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Parent question - private or school nursery?

Discussion in 'Early Years' started by nightingale25, Apr 11, 2019.

  1. nightingale25

    nightingale25 New commenter

    Hi everyone

    I'm a secondary teacher but I'm posting here as a parent, and would really appreciate some advice from early years viewpoint. My little girl is 3 and a half and has been in a wonderful private nursery since she turned 2. She's very happy there, has a great relationship with the staff, and lovely friends. She's an early September birth so will turn 4 a few days into the next academic year. She's now in their age 3+ area which can take her through to school age. We applied for a place for her at the local school nursery for this September, when she will turn 4. We would like her to attend that school from reception. We're not in the catchment but their recently adapted academy admission criteria gives her an advantage of getting in if she attends the nursery first.

    Our dilemma is between keeping her in her private nursery, or sending her to the school nursery in September when she turns 4. The private nursery is gorgeous - and it has great hours and flexibility - her attending in school holidays being one advantage for me as it gives me some actual holiday time. The possibility of another baby coming along in the next year means this would be extra helpful!

    My doubts about the private nursery are mainly academic - by their own admission they don't do a lot of structured phonics, reading/writing etc. She's a bright girl and is doing these things with me at home and I think she would really fly with the input from school too. Aside from the advantages for us, we obviously want to do the right thing for her. She has friends that are already in the early years unit at this school so I thinks she'll slot in easily whenever she goes, friendships wise.

    So - I'd love your early years opinions. Do you see a difference, academically and in terms of maturity, emotional readiness etc., between children who have stayed in a private nursery until reception, and those who do a year of school nursery? Does it really just depend on the child? She's quite an old 3 I'd say. She's very independent already, can get herself dressed, works really well in groups etc. I don't want to hold her back - but will it really make a difference in the long run?

    Thank you for any input!

    :)
     
  2. frustum

    frustum Lead commenter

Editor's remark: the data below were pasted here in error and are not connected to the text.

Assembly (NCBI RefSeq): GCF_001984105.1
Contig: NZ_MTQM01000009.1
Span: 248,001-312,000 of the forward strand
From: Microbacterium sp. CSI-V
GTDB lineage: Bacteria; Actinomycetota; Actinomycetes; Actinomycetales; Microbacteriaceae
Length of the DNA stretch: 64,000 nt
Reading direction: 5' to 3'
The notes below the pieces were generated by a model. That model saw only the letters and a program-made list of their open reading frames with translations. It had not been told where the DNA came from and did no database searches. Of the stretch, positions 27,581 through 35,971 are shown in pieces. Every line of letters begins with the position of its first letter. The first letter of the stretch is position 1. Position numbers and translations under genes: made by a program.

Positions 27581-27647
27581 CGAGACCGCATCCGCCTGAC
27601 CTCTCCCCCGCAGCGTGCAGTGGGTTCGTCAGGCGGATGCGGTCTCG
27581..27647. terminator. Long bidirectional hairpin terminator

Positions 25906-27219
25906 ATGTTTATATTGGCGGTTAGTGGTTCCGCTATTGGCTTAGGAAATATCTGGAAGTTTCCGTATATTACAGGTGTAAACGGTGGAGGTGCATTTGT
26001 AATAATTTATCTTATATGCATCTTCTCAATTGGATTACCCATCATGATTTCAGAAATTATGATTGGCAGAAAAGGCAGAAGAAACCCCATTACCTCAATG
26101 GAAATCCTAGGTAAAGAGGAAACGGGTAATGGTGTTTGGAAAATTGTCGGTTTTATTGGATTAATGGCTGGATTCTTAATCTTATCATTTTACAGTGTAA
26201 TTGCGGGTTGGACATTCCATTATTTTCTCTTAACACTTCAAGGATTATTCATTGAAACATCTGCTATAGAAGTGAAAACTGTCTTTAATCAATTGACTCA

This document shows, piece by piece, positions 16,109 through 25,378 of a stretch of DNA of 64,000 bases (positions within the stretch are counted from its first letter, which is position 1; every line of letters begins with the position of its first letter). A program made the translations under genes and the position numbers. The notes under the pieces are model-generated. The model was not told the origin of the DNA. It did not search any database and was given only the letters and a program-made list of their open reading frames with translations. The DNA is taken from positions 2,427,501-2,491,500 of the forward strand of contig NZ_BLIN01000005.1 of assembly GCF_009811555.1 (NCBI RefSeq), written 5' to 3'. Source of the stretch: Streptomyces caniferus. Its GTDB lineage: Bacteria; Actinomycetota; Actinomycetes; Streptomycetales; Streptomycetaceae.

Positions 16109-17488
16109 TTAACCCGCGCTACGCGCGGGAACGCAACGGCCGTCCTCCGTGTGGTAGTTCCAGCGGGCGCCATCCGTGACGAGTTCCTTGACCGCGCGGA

I suspect it very much depends on the individual nurseries involved, and it probably makes less difference in the long run than you might think, particularly with a child who is generally getting on very well and is obviously getting plenty of input at home.

    It sounds like she would cope well with making the change this year. My daughter moved up to school at the same age (August birthday) and loved being in a new setting and finding out how it all worked; never mind what "academic" stuff she was learning! It sounds as if moving now has advantages for getting a school place the following year, and if there may be a sibling, perhaps it's good for the move to happen ahead of that. You do lose out on the holiday childcare, but as she gets older it becomes more possible to get the odd hour of planning done while she's playing, and you might be able to organise some play-date swaps. (It might be worth asking the private nursery whether they would have her for some ad hoc days in the holidays - they might be willing to take her on weeks when regulars are on holiday, for a fee.)

    You didn't say what happens about after school time with the school nursery (assuming you're currently working). That's something important to factor in - although of course the following year it will definitely be an issue.
     
  3. caterpillartobutterfly

    caterpillartobutterfly Star commenter

    I'd leave her there then!
    If the school does structured phonics, reading/writing in their nursery class, then it would ring alarm bells.

    I teach in a nursery class in a private school and we take children from their third birthday. So some in the same school year as your daughter and some who will start reception this September all together in the nursery class. The children most ready for starting reception in September are those who have very good skills in the prime areas of learning, which are not the same children who are most ahead in phonics, reading, maths, etc.

    If she is happy in the nursery and you are happy with it, then leave her there as long as possible. Plenty of time later for her to do 'academics'.

    When I taught in KS2, it was impossible to tell who had been in early child care, nurseries, school nursery classes, etc.
     
    jomaimai and nizebaby like this.
  4. DchenOdy

    DchenOdy New commenter

    If you're looking for a private school, take a look at [This comment/section/image has been removed for breaching our Community Guidelines/Terms and conditions it might be the school you are looking for.
     
  5. ABCCBA123321

    ABCCBA123321 Occasional commenter

    From a personal experience - I'd check what her peers at the private nursery are planning on doing. I kept mine at their preschool setting rather than going to a school nursery - for one child it worked well as a lot of the cohort stayed on and they provided a really good play based curriculum appropriate for them... but with the other child the bulk of the cohort moved into school nurseries and it meant that they were in a very bottom-heavy setting with the bulk of the preschool being age 2-3 and in terms of social and language development they really missed out (also didn't help it was all the girls that left so I had the only girl 4 year old in the place and the boys all hit peak "girls are icky" phase together too).
     

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